EU urged to stop Meta offering an ad-free subscription service in the EU

This picture taken on April 27, 2023 in Toulouse, southwestern France, shows a screen displaying the Meta logo and the European flag.
(Image credit: Photo by LIONEL BONAVENTURE/AFP via Getty Images)

Following Meta’s launch of a paid subscription for ad-free access to Facebook and Instagram in the EU, EEA and Switzerland, 28 organisations have written to the European Data Protection Board (EDPB) for it to be slapped down.

In a press release from late January 2024, while Meta claimed it wants to ‘offer people more choice with how they use [its] services’, it did state that the prospective EU-only manoeuvre is in itself an attempt to comply with the EU’s Digital Markets Act, which first came into force in May 2023.

Per Reuters (paywall), co-signatories to the open letter include Wikimedia Europe, the Irish Council for Civil Liberties, and data privacy advocacy group NOYB. NOYB’s founder, Max Schrems, was one of the key figures behind the successful challenge to the US-EU Privacy Shield in 2020. 

 Challenges to Meta’s EU ad policy

NOYB was quick off the mark. After the subscription was introduced in October 2023, it raised the alarm in November to the Austrian data protection authority. It, quite reasonably, believes charging ‘up to €250.88’ for a ‘fundamental right to data protection’ is egregious and wrong.

Reuters is reporting that the open letter, which comes as the EDPB is about to issue its guidance on the ‘consent or pay’ model that Meta has already implemented, follows the Dutch, Norwegian and Hamburg privacy regulators prompting the EDPB for an opinion.

Ad-free Facebook holds your personal data to ransom

To be clear, ad-free subscriptions are nothing new. Online media companies often rely on them to (blegh) turn a profit, usually as part of some bonus, such as additional journalistic content. 

Facebook doesn’t have the luxury of this defence. Facebook, no matter what it wants you to believe, is not a news source, it’s a personal social networking site. Users engage with it on a personal level, and in response, the ad machine tailors the ads towards their preferences. It’s presently free at the cost of use, unless you count selling your soul.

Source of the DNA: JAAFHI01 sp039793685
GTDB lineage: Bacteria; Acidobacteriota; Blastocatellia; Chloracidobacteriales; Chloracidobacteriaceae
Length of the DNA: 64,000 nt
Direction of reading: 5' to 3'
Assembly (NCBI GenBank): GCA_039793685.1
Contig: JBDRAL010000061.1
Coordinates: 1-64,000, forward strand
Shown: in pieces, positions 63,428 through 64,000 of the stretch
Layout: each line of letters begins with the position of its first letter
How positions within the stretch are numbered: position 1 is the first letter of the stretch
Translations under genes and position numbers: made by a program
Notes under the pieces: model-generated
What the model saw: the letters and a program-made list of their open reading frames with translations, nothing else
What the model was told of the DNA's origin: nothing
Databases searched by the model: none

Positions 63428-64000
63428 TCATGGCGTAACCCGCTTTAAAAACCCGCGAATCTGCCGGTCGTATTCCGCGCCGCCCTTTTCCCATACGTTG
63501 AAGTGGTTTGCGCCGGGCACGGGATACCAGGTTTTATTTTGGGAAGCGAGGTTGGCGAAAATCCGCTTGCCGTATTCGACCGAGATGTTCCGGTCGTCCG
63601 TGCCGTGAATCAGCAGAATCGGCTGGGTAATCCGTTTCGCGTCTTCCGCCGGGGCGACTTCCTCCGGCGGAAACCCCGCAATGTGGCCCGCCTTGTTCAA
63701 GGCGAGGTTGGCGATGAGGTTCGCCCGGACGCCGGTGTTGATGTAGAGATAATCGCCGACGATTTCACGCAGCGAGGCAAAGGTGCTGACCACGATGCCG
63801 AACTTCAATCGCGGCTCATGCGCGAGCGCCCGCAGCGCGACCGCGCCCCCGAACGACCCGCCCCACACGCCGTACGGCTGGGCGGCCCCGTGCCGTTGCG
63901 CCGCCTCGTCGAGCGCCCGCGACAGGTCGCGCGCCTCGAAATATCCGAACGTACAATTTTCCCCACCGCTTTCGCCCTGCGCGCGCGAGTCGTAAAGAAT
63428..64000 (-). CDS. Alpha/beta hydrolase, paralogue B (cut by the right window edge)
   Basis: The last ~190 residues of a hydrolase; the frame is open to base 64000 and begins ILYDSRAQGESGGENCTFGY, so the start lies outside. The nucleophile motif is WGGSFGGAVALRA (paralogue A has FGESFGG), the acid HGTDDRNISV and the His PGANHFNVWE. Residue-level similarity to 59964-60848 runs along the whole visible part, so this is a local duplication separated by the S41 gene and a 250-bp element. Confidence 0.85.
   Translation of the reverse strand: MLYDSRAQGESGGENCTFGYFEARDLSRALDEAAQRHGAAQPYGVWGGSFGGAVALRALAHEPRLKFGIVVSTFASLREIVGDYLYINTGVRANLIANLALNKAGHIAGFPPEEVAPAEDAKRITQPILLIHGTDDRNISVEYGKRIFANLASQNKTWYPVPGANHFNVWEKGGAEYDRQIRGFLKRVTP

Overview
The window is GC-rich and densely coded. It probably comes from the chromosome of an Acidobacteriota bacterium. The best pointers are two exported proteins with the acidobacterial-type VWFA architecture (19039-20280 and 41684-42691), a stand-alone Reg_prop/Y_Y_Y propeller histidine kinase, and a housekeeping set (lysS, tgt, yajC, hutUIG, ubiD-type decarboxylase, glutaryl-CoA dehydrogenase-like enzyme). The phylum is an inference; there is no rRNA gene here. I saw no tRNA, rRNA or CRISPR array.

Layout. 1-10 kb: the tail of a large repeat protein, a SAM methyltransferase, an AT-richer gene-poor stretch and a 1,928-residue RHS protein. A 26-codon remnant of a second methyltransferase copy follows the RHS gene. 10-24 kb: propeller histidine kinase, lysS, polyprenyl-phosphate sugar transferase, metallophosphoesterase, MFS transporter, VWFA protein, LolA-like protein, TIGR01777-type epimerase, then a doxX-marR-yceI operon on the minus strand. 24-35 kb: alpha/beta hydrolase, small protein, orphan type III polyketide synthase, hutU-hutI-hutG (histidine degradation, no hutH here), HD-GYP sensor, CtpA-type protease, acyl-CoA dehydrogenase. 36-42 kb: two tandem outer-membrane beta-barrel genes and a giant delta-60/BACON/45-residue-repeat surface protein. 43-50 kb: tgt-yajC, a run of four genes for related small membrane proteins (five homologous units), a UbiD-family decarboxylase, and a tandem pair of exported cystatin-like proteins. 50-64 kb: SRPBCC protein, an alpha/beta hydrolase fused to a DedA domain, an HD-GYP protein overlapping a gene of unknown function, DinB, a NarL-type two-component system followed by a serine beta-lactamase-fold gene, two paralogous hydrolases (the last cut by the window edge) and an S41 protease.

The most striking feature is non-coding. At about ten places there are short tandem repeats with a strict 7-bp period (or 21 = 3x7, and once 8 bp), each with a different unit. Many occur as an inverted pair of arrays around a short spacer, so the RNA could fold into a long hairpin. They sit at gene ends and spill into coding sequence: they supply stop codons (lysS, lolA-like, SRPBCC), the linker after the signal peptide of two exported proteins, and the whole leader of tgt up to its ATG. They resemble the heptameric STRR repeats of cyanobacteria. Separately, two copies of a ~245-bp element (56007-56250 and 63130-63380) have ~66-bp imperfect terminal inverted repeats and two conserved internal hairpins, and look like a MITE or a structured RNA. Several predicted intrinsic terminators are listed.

Despite a ban on targeted ads in Europe coming into effect in November last year, Meta’s announcement of the policy in October continued to insist that users who did not pay the fee would continue to see ads that are ‘relevant to them’. While I’m sure this is very narrowly within the law in practice, such a threat continues to highlight the need for privacy advocacy against Meta and other social networking sites offering similar subscription services.

To be clear, all ‘consent or pay’ plans are morally wrong, because all of them turn users into customers and hold their data to ransom. I started writing about Tumblr and Twitter, and comparing their and Meta's approaches, because they’re all doing this, but all it boils down to is that users are being pressured into being commodified in some way or another by social media.

Meta comes off just that bit more off-putting here because it has decided to charge users something to avoid ads, let alone the grossly inflated amount that it is, not in a ham-fisted money-making scheme (seriously, get an ad blocker, or a VPN) but in a brazen attempt to outwit legislators looking to protect the individual. 

Meta is not your protector

Meta is ‘offering choice’ and protecting the privacy of EU citizens by charging them silly money. Well, they have to shore up the loss in ad revenue on their balance sheets somehow, and, in doing so, enter into practising greed of another, far more insidious kind.

Meta has brought on this game of cat and mouse itself. Given how brazen they’re being with spinning the choice shtick while fleecing its own users with a two-tier pricing system that charges mobile users more, it stands to reason that they should lose. I won’t even entertain Meta’s defence that an ad-supported internet makes it inclusive, because I’d be here all day dismantling it.

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Luke Hughes
Staff Writer

 Luke Hughes holds the role of Staff Writer at TechRadar Pro, producing news, features and deals content across topics ranging from computing to cloud services, cybersecurity, data privacy and business software.